Volatility and the Greeks
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Volatility can be a very important factor in deciding what kind of options to buy or sell. Volatility shows the investor the range that a stock's price has fluctuated in a certain period. The official mathematical value of volatility is denoted as "the annualized standard deviation of a stocks daily price changes."
There are two types of options trading volatility: statistical volatility and implied volatility.
Statistical Volatility - a measure of actual asset price changes over a specific period of time.
Implied Volatility - a measure of how much the "market place" expects asset price to move, for an option price. That is, the volatility that the market itself is implying.
The computation of volatility is a difficult problem for mathematical application.
In the Black-Scholes model, volatility is defined as the annual standard deviation of the stock price. There is a way in which the strategist can let the market compute the volatility for him. This is called using the implied volatility - that is, the volatility that the market itself is implying. This is similar to an efficient market hypothesis. If there is enough trading interest in an option that is close to the money, that option will generally be fairly priced.
The Black-Scholes Formula
The Black-Scholes formula was the first widely used model for option pricing. This formula can be used to calculate a theoretical value for an option using current stock prices, expected dividends, the option's strike price, expected interest rates, time to expiration, and expected stock volatility. While the Black-Scholes model does not perfectly describe real-world options markets, it is still often used in the valuation and trading of options.
The variables of the Black Scholes formula are:
- Stock price
- Strike price
- Time remaining until expiration expressed as a percent of a year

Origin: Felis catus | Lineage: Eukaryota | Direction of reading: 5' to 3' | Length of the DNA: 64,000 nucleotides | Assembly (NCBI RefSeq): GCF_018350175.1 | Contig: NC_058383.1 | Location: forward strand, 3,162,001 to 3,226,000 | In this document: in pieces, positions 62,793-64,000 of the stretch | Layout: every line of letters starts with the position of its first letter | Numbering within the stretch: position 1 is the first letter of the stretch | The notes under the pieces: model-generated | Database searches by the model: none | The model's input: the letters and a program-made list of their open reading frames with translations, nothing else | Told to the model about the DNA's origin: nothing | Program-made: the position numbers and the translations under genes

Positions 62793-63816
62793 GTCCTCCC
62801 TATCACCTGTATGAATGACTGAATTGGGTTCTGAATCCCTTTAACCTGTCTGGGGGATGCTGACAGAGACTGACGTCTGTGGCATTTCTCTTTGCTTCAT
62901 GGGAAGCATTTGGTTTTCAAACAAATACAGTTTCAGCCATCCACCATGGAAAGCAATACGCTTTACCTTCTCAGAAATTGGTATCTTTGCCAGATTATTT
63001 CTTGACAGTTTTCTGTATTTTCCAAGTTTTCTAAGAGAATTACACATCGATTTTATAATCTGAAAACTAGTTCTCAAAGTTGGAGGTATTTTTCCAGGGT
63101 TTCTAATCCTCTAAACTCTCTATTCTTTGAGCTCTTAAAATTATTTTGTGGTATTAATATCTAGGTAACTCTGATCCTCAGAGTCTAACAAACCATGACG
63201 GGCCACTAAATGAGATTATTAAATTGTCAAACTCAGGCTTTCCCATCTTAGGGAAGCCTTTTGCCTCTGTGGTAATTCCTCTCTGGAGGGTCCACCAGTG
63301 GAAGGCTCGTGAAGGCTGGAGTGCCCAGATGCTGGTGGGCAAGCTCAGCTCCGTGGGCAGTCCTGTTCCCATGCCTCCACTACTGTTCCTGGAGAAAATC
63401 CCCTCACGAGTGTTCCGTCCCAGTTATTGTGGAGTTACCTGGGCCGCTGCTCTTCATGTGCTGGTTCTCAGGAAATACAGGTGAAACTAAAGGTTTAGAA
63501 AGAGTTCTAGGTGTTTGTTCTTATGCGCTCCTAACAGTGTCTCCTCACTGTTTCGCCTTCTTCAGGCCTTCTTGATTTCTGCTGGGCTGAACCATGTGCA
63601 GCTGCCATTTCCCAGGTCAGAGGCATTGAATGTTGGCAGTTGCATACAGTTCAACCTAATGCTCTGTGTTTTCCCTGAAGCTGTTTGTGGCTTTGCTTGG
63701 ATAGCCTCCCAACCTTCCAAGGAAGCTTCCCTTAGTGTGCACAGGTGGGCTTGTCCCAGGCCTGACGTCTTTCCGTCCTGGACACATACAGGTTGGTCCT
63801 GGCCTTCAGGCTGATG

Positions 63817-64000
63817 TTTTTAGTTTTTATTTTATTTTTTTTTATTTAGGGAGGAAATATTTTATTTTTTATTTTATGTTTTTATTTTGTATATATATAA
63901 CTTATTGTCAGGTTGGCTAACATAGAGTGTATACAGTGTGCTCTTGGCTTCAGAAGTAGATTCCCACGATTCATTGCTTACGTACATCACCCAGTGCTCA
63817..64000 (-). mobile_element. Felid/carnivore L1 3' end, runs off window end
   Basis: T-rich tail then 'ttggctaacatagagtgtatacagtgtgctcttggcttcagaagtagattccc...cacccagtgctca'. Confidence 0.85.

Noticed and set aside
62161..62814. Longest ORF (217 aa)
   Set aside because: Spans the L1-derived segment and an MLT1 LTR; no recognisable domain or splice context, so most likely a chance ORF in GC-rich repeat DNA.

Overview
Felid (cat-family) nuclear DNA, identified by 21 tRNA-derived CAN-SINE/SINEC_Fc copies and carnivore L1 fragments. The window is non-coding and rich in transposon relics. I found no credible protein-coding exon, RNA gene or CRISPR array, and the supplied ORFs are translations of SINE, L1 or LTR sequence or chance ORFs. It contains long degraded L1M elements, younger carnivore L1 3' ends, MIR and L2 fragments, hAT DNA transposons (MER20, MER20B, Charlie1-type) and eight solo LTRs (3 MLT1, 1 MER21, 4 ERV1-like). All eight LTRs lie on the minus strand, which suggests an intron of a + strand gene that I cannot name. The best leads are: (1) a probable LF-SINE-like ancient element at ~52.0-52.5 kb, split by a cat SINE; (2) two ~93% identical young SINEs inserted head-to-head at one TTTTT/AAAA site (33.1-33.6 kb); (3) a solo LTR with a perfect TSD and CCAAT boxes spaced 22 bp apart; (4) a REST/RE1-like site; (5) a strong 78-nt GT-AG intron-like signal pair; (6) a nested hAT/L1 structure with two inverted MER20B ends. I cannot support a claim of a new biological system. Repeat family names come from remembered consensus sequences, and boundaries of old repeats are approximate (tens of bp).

- Current risk-free interest rate
- Volatility measured by annual standard deviation.
The Greeks are a collection of statistical values (expressed as percentages) that give the investor a better overall view of how a stock has been performing. These statistical values can be helpful in deciding what options strategies are best to use. The investor should remember that statistics show trends based on past performance. It is not guaranteed that the future performance of the stock will behave according to the historical numbers. These trends can change drastically based on new stock performance.
Delta: a measure of the relationship between an option price and the underlying stock price. For a call option, a Delta of 0.50 means a half-point rise in premium for every dollar that the stock goes up. For a put option contract, the premium rises as stock prices fall. As options near expiration, in-the-money contracts approach a Delta of 1.
In this example, the Delta for stock XYZ is 0.50. As the price of the stock changes by $2.00 the price of the options will change by 50 cents for every dollar. Therefore the price of the options will change by (0.50 x 2) = 1.00. The call options will have their price increased by $1.00 and the put options will have their price decreased by $1.00. The Delta is not a fixed percentage. Changes in price of stock and time to expiration will have an effect on the Delta value.
Gamma: sensitivity of Delta to unit change in the underlying. Gamma indicates an absolute change in Delta. For example, a Gamma change of 0.150 indicates the Delta will increase by 0.150 if the underlying price increases or decreases by 1.0. Results may not be exact due to rounding.
Rho: sensitivity of option value to change in interest rate. Rho indicates the absolute change in option value for a one percent change in the interest rate. For example, a Rho of 0.060 indicates the option's theoretical value will increase by 0.060 if the interest rate is decreased by 1.0. Results may not be exact due to rounding.
Theta: sensitivity of option value to change in time. Theta indicates an absolute change in the option value for a "one unit" reduction in time to expiration. The option calculator assumes "one unit" of time is seven days. For example, a Theta of -250 indicates the option's theoretical value will change by -0.250 if the days to expiration is reduced by 7. Results may not be exact due to rounding. NOTE: seven-day Theta changes to one-day Theta if days to expiration is seven or less.
Vega (Kappa, Omega, Tau): sensitivity of option value to change in volatility. Vega indicates an absolute change in option value for a one percent change in volatility. For example, a Vega of 0.090 indicates an absolute change in the option's theoretical value will increase by 0.090 if the volatility percentage is increased by 1.0 or decreased by 0.090 if the volatility percentage is decreased by 1.0. Results may not be exact due to rounding.
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